At their simplest, macarons are made using three ingredients; egg white, ground almonds and sugar. So they should be really easy to make? In all honesty, I tried a number of recipes and had some complete disasters before I found one that worked for me on a consistent basis and here it is!
As with a lot of baking, you don’t absolutely have to use specialist equipment in order to guarantee success, but I do think that a piping bag fitted with a ½cm plain nozzle is a necessity as using one ensures that all your macarons are of a uniform size. I also use a silicon mat which has the macaron circles printed on it. Again, this helps ensure uniformity, but you can use baking parchment and draw little circles on the reverse side.
Once you have piped out the macarons, it is crucial that you leave them aside for at least 30 minutes to form a ‘skin’, which means that the macaron mixture should not stick to your finger when gently touched. Allowing this ‘skin’ to form encourages the development of the thin wavy ‘foot’ which is a characteristic of properly made macarons.
I have been experimenting with peanut butter recently and trying out loads of different sweet and savoury recipes which include it. It was therefore inevitable that I would try making Peanut Butter & Jelly Macarons and believe me if you are a fan of peanut butter you will love these.
Makes approximately 25-30 filled macarons
– 125g ground almonds
– 150g icing sugar
– 100g caster sugar
– 3 large egg whites (110g in total)
– a drop of brown gel/paste colouring
– 25g salted peanuts, chopped
– 50g smooth peanut butter
– 30g raspberry jam, sieved to remove seeds
1. Preheat the oven to 180C/Fan oven 160C/Gas Mark 4. Cut a sheet of baking parchment to size, to fit a large (approximately 30cm x 40cm) baking tray. Draw 50 x 3.5cm circles, spaced about a centimetre apart on the sheet of baking parchment and flip over so that the side you drew the circles on is against the surface of the baking tray. (Alternatively use a silicon macaron mat). Set aside.
2. Mix the ground almonds and icing sugar together and then place in a metal sieve. Use the back of a metal spoon to work the mixture through the sieve into a large mixing bowl. Discard any solids that you can’t work through – there should only be a small amount. Set the mixture aside.
3. Place the egg whites in a separate large mixing bowl and then, using a hand-held electric mixer, whisk them until they form stiff peaks. Gradually whisk in the sugar to create a smooth and glossy meringue. Add a drop of brown gel/paste food colouring and mix again to fully incorporate the colour.
4. Fold the meringue into the ground almonds mixture. Don’t worry if you knock some of the air out of the meringue as you don’t want the mixture to be too stiff. The consistency you are aiming for is one where the macaron mixture just holds it shape but any peaks settle and merge smoothly into the rest of the mixture.
5. Spoon the macaron mixture into a piping bag fitted with a ½cm plain nozzle. Using the circles you drew on the parchment paper as a guideline, pipe out equal sized discs. The easiest way to pipe the macarons is to place the tip of the nozzle in the centre of each circle and keep squeezing the piping bag until you reach the edge of the circle and then move on to the next one.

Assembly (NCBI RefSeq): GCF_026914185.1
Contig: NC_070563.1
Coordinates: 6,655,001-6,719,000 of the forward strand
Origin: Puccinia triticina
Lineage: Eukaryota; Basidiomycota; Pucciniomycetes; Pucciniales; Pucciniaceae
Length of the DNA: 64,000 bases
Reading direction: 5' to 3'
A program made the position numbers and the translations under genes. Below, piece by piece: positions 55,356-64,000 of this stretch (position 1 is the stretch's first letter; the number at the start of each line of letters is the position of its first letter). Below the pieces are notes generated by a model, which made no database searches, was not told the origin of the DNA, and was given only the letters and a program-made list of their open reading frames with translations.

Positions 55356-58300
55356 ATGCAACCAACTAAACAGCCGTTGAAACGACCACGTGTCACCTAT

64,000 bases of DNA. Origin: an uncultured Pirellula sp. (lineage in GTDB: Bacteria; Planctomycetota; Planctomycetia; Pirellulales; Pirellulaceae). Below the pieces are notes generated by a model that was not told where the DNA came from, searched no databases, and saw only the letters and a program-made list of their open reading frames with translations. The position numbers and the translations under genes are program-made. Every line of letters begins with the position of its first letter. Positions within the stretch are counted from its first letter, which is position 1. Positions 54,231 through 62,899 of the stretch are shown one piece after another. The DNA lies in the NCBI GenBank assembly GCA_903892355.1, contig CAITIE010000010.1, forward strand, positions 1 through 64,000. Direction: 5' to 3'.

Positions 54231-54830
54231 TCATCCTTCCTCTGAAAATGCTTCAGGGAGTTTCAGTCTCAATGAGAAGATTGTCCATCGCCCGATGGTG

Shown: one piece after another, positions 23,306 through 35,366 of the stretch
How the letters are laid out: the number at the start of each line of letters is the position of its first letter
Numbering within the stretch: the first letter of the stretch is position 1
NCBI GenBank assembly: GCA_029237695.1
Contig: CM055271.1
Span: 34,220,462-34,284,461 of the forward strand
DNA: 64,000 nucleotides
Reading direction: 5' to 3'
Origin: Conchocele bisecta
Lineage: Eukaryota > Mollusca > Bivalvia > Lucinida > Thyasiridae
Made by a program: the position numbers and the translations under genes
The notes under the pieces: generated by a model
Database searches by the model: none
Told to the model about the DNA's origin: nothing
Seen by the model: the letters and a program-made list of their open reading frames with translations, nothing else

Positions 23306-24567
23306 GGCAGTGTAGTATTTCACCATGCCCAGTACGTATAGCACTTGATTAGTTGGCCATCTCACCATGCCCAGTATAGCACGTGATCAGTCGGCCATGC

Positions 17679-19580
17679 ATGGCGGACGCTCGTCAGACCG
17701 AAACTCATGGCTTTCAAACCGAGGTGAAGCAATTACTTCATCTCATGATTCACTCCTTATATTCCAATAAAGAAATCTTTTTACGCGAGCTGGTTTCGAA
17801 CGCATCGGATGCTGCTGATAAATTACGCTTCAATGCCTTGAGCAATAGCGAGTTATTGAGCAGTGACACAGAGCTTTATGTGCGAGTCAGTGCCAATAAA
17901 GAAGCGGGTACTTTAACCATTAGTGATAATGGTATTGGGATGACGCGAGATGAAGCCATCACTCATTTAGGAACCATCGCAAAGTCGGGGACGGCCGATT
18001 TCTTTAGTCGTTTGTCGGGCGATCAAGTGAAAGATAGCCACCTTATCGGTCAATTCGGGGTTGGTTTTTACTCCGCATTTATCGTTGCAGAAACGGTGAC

6. Once you have piped all the macarons, lift up the baking tray and with one sharp tap bang the tray against your table/work surface. This gets rid of any large air bubbles in the macarons and helps prevent them cracking as they bake. Sprinkle a few chopped salted peanuts over the top of each macaron.
7. Set the macarons aside for at least 30 minutes at room temperature. During this time the unbaked macarons will form a skin. You will know they are ready as when you touch them lightly no mixture will stick to your finger.
8. Place the macarons in the preheated oven and immediately reduce the temperature to 150C/Fan Oven 130C/Gas Mark 1. Bake for 13-15 minutes but do not allow them to brown. You will know they are ready if you gently try to wiggle one and it doesn’t come apart from its ‘foot’. Remove from the oven and allow to cool before attempting to move them from the baking parchment.
9. Place the smooth peanut butter in a disposable piping bag fitted with a small star nozzle. Pipe a circle of peanut butter on the underside of half the macarons. Spoon a tiny blob of jam inside each of these circles and then top with an unfilled macaron shell to create a ‘sandwich’.
The macarons can be stored in the fridge for up to 5 days.
I’m simply someone who loves cooking and experimenting with food and different ingredients. From my early childhood spent in Zambia and Australia before returning home to Ireland I was fascinated with cookbooks and reading recipes. I would spend many hours reading my grandmother’s cookbooks and watching her preparing food in the kitchen.
Although I studied to become a graphic designer and spent a few years working in advertising before then becoming a civil servant, the one thing I always wanted to be was a food writer – sharing my enthusiasm for cooking with others, but I lacked the confidence to do the thing I wanted to do most in case I failed. I finally decided to take a risk and applied for MasterChef Ireland 2014 and was one of the three finalists.
For me, food and cooking is about family, friendship, sharing and conviviality. As a mother of three, I want my children to grow up with a love and appreciation of how lucky we are to live in a country like Ireland with such great produce and so many wonderful food producers. I continue to write and share my enthusiasm for food on my food and recipe blog The game bird Food Chronicles at http://thegamebird.blogspot.ie/